42. Barry, my last comment was done before my seeing your last one. (So might look slightly weird, in context.)
    Now having seen your latest one —
    Few other [terrorist] scenarios seem even remotely possible

    –I have to ask about damages per kWh. For these other scenarios, together, to an order of magnitude or whatever accuracy applies. Not that I don’t trust you. You say “negligible”, so negligible it must be. But I want to be able to make an air-tight case for nuclear. To me, a number is 100 times more convincing than a qualitative assertion. And if this number is not merely negligible, but negligible by a good margin, that would be so much better still.

    When a source perceived as partisan says “negligible”, people take it to mean: just barely negligible under the lowest estimates. But order-of-magnitude disagreements are the norm in nuclear issues. Something just-about negligible, multiplied by 10, will be non-negligible! So if our number is better-than-negligible, the correct PR is to say so.

  43. Finrod,
    I sought to be laconic and might’ve ended up sounding abrupt. Sorry; may I try again.
    Rarity of an event of itself is not enough; it must be combined with its magnitude. There were 20 000 reactor-years without a dirty bomb. Approximating these as 1 GW reactors, that’s 1 mln times 7000 times 20 000 equals 140 trillion kWh. Let’s say a dirty bomb is now due. How bad can it be? My highest stretch of imagination goes to $1 trillion (a large city, 4 mln people, to re-settle, compensation $250 000 per head, including commercial property losses.) That works out to nearly 1 cent per kWh, not negligible.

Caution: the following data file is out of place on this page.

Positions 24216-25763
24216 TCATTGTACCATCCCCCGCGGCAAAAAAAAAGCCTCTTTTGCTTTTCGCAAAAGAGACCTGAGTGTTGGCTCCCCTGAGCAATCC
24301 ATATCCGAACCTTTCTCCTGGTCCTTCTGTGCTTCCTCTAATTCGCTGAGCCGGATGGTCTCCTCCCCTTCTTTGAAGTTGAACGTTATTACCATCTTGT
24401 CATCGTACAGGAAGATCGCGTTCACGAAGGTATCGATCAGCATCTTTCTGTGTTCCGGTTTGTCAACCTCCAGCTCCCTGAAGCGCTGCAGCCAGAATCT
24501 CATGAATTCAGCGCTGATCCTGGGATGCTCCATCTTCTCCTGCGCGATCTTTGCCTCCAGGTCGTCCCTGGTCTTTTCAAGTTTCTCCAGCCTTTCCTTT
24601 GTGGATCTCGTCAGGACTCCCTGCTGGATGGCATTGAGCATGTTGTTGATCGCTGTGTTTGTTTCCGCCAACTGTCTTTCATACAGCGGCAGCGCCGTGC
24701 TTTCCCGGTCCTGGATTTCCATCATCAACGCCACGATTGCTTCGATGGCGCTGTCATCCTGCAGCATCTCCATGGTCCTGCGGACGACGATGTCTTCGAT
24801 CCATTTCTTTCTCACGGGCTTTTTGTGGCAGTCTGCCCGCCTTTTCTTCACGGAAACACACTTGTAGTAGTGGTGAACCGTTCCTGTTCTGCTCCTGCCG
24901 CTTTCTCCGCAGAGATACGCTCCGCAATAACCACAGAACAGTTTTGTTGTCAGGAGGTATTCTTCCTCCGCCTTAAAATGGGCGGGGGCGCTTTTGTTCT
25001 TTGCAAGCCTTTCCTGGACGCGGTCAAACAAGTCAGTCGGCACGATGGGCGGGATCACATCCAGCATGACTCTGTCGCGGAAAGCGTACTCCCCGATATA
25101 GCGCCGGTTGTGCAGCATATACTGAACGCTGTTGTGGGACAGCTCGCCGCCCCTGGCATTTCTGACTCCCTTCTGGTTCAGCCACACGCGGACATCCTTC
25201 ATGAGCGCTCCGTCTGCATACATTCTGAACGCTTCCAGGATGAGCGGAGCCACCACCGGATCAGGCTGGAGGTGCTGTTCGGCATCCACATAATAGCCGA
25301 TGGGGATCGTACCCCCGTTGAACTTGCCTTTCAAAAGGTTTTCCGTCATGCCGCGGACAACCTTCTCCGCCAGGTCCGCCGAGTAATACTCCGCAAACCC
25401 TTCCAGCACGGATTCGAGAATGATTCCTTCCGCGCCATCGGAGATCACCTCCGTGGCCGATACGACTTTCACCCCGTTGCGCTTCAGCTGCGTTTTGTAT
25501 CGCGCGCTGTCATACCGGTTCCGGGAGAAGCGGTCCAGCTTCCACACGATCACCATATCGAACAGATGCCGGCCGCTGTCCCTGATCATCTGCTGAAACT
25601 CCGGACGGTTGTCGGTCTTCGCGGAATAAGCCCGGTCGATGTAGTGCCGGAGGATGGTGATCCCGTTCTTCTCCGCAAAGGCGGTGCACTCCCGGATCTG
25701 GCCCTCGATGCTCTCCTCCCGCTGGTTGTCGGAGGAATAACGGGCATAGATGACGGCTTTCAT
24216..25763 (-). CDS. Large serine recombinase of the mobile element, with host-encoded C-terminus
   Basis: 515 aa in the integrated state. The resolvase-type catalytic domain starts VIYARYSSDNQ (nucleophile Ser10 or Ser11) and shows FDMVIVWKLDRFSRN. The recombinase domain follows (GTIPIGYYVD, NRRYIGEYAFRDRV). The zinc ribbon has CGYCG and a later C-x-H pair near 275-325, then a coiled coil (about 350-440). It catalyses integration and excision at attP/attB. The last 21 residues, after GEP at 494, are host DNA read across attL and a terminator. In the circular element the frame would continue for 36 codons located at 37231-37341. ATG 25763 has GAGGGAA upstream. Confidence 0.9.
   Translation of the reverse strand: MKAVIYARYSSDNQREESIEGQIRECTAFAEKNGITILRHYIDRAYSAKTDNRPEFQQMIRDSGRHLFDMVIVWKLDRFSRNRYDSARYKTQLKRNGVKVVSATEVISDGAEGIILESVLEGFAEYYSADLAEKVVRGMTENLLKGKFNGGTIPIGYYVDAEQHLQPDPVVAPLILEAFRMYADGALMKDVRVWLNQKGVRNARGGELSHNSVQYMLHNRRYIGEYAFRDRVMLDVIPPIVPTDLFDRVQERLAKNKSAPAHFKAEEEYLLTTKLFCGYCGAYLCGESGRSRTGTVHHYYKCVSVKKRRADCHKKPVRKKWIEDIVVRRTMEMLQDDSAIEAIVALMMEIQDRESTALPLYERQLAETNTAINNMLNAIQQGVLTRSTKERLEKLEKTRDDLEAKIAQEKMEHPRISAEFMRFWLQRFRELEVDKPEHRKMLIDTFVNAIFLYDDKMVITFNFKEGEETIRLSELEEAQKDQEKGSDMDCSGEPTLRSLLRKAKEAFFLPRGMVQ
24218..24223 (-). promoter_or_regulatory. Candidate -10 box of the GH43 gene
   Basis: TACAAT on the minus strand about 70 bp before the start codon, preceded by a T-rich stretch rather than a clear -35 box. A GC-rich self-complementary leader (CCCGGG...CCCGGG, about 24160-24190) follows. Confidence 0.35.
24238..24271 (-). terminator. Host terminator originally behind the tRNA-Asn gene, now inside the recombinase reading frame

Could you justify a lower upper bound for the damage?

  44. “Barry, maybe “proof” was a misleading term for me to use. Sorry.
    (I spoke of “onus of proof” to underline the asymmetry: if Greens make plausible noises and you, as far as the public can work it out, offer equally plausible arguments, Greens win: the reasonable choice is to reject nuclear, according to the precautionary principle.)”

    Thats all nonsense and occult-epistemology. There is no onus of proof. The allegation of an onus of proof is a request for a handicap. The very request for a handicap is evidence that the person making the request is on the side of irrationalism.

    No greenie who is anti-nuclear ought to be taken seriously. Thats got to be the cutoff between who is serious and who isn’t. The anti-nuclear greenie is either 1. scared of everything and ought to see a psychiatrist 2. against the aspirations of the people who pay for his government job. 3. against humane-civilisation as such. Or 4. He cannot believe the things he is claiming to do with the CO2.

    Those of you who do have concerns about CO2 and are pro-nuclear have to draw a line in the sand against globalists and primitives in your camp who are against the broad mass of people being able to have a decent standard of living.